WA's largest farming lobby group, WAFarmers Federation, has made a dramatic turnaround of more than $225,000 in the past financial year to put the group back into profit.
It ends a two-year campaign of cost-cutting and financial management, which places the Federation in strong position as it enters 2003 and beyond.
Firmly back in the black, WAFarmers closed its books with more than $100,000 equity and enough cash flow to avoid entering overdraft in the new year for the time in years.
Membership income grew by $30,000 to $1.45million, with the average member enterprise spending about $500.
The number of members firmed at about 3000 enterprises, which equated to about 4500 individuals.
Most group debts have been cleared, new corporate sponsors have entered serious talks with the group and a membership officer will join the team.
WAFarmers executive director Doug Parker said the turnaround was no surprise to the group, which had set the wheels of recovery in motion two years ago.
He said WAFarmers had remained on track since hitting a low of $330,000 in deficit at the close of 2000. Last year the group had clawed back $186,000 to sit about $124,000 in deficit.
With a few a 'book entries' still outstanding at November 30 - the end of the WAFarmers financial year - the group expected it would announce a surplus in excess of $100,000 at its annual conference in March.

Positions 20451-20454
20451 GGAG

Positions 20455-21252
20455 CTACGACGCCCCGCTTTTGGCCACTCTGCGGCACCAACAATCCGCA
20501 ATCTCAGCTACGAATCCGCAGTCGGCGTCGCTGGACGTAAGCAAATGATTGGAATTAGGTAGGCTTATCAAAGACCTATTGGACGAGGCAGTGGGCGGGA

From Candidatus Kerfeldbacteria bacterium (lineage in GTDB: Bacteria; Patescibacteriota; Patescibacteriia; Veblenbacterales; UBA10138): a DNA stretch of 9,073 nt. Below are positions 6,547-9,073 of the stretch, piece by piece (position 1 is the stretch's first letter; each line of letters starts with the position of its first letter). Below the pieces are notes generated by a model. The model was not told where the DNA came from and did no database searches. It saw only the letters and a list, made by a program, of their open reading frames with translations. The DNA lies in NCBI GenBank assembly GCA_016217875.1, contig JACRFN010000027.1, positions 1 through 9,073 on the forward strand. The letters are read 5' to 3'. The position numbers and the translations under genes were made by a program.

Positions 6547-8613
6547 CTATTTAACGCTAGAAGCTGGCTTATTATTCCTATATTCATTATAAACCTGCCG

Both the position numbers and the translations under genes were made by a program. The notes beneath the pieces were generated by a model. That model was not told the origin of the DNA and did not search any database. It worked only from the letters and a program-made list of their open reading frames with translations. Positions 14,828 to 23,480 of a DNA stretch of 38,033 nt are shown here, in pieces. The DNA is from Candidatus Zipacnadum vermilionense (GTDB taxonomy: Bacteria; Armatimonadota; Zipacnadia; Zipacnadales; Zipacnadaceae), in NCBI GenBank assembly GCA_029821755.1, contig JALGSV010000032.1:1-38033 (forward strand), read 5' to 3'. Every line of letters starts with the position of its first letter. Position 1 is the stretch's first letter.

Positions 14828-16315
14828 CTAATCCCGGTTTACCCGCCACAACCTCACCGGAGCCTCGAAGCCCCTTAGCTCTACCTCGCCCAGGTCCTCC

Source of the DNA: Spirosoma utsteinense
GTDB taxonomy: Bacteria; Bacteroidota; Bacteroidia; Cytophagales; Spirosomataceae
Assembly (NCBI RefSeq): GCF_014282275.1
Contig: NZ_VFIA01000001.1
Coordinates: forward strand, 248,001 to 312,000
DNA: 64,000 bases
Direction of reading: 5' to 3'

Mr Parker said a combination of cost cutting and close monitoring of expenditure had been the key to the turnaround, with about two thirds of expense accounts under budget in the past year alone.
"I monitor things on a weekly basis and the board monitors figures on a monthly basis," he said.
"We just had to put in place strategies to get us to this position without decreasing our effectiveness."
WAFarmers was now relatively debt-free with all national bodies except the National Farmers Federation paid in full.
And an agreement to start repaying NFF had been reached, with the first of three $50,000 repayments to be made in February, followed by two more in subsequent years.
The group had a long-term desire to rejoin the national lobby as full members, but the decision remained in the hands of the board and would depend largely on corporate sponsorships.
A new deal looked likely after discussions held last week, and would be announced at the March conference.
Mr Parker said it was unlikely any one sponsor would replace QBE, which had contributed $400,000 annually prior to dropping its support, but a number of other investors appeared keen.
Cash flow was currently higher at this time of year than it had been for several years, according to Mr Parker.
It meant the group would not need to enter overdraft, which was typical early in the financial year before most of its membership payments were made in February.
Despite memberships accounting for about 70pc of its income, WAFarmers has planned a major push in 2003 to improve participation numbers and communication with farmers.
"The ideal would be to have all operating costs covered by memberships," Mr Parker said.
As part of a strategic plan - which was finalised with the help of a facilitator in October - the group decided to employ a membership officer.
Expected to begin early in the new year, the officer will develop an extensive database of members and target needs through comprehensive surveys and up-to-date information and communication.
To entice farmers, further benefits were being offered through Farmcard, which had added Mitsubishi and health insurers Manchester Unity in the past year to its list of discounters.
And it was hoped a fuel provider would come on board in the coming year.
The outlook in 2003 was positive with the group expecting to break even.